Wired has both a photo gallery and an article on the history of the Schlörwagen, created by German engineer Karl Schlör. Karl basically took a Mercedes 170H and redesigned the body to behave much like an airplane's wing. Not only did the vehicle have a significant improvement on speed, it also "needed just eight liters of fuel to cover 62 miles, a 20 to 35 percent improvement."
What makes the Prius so fuel efficient? The hybrid drivetrain is a big part of it, yes, but put that into a box on wheels like the Mercedes-Benz G-Wagen or even a Kia Soul and it’s not nearly so helpful. The Prius can deliver 51 mpg in no small part because Toyota engineers toiled tirelessly at their computers and in the wind tunnel to ensure it slices through the air as effortlessly as possible.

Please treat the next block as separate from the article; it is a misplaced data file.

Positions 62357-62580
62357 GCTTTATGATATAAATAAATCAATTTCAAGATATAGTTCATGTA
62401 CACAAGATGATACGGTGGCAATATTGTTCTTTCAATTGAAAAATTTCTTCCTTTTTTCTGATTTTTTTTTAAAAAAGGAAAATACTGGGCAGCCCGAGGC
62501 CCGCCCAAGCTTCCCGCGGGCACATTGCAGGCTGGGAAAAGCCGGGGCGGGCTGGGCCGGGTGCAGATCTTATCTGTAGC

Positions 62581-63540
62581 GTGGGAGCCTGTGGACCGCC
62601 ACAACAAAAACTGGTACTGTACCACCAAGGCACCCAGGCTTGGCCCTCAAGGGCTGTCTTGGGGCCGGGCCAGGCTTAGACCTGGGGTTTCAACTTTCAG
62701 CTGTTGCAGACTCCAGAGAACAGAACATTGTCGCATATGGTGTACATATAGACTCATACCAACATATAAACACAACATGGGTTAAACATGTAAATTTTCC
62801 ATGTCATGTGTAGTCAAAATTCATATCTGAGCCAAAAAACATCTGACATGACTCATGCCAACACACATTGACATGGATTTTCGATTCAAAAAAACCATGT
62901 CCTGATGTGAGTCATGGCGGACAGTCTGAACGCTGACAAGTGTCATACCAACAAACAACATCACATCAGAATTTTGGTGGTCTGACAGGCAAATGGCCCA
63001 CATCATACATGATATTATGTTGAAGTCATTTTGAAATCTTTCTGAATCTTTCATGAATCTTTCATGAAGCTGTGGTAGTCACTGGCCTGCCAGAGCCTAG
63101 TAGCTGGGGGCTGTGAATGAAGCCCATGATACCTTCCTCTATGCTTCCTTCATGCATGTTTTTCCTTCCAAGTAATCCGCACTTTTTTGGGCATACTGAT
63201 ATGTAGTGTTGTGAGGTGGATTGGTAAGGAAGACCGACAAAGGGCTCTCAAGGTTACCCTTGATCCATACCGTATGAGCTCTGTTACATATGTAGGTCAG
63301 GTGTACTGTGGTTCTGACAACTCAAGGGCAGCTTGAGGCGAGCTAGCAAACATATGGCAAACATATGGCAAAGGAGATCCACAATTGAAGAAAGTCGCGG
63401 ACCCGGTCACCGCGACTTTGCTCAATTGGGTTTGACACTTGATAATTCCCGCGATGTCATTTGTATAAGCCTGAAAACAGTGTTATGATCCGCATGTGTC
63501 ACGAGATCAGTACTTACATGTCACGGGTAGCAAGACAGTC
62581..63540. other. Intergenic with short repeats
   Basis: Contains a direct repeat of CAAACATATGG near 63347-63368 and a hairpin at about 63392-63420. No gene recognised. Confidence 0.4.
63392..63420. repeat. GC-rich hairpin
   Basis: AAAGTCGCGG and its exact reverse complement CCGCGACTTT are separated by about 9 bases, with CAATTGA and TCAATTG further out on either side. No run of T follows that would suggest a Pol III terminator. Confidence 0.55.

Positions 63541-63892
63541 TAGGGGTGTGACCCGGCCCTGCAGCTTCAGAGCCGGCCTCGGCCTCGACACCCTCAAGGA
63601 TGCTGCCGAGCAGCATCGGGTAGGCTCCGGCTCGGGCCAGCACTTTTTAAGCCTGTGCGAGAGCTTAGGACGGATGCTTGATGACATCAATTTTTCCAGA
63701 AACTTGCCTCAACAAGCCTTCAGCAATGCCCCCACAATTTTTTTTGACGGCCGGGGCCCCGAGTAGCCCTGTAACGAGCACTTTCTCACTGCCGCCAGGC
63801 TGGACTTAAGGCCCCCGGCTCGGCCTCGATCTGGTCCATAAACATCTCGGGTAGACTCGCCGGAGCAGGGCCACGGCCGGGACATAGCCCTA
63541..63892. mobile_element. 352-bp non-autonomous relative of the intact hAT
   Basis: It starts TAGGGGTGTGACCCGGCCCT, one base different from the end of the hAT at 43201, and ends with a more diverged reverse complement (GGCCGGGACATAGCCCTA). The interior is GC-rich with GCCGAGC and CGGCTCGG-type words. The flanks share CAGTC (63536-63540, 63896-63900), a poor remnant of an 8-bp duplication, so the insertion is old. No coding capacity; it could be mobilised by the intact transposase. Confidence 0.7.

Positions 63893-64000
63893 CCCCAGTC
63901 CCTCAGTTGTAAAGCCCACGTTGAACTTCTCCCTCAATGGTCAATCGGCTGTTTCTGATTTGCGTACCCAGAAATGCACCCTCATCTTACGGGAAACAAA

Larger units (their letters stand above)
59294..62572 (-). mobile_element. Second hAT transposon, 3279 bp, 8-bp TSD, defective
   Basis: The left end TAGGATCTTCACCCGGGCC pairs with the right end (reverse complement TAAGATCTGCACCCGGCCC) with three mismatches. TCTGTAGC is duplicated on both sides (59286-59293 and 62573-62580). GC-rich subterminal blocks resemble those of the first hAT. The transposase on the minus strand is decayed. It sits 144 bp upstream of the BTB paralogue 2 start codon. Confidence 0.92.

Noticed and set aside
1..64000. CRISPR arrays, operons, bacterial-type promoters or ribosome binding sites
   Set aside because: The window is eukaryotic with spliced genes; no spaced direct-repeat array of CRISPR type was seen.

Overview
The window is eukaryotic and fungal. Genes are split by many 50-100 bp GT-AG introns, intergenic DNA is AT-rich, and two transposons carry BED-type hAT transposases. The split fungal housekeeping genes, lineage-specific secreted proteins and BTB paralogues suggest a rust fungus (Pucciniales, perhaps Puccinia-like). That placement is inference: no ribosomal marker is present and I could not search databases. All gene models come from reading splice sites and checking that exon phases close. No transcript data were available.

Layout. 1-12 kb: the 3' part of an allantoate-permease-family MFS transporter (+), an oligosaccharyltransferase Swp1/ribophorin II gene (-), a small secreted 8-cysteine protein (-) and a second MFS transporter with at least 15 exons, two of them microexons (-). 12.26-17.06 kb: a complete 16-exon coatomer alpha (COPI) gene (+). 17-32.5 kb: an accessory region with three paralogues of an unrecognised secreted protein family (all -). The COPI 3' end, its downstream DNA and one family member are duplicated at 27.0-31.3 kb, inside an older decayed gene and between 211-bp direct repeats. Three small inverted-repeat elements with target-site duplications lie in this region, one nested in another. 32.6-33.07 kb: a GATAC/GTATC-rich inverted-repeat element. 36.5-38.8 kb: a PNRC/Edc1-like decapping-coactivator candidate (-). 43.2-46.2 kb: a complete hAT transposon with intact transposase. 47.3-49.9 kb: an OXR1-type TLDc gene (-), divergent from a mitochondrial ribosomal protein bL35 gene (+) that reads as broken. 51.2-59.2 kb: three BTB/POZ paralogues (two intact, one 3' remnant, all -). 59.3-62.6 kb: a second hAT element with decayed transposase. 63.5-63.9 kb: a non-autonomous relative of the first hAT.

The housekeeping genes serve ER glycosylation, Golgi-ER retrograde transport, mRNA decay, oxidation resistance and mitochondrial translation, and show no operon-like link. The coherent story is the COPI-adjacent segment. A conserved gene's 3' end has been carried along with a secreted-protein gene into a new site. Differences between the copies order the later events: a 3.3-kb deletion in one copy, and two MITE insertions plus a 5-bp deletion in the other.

Yet compared to the Schlörwagen, a German experimental vehicle from 1939, the Prius is a brick. The hybrid has a drag coefficient (a measure of how efficiently it moves through air) of 0.25, which puts it ahead of the Nissan Leaf and Chevrolet Volt but behind the Tesla Model S and Mercedes-Benz CLA diesel. The Schlörwagen crushes them all, clocking in at an incredible 0.15. It also seated seven, once had a Russian aircraft engine strapped to it, and may have been stolen by the English after World War II.
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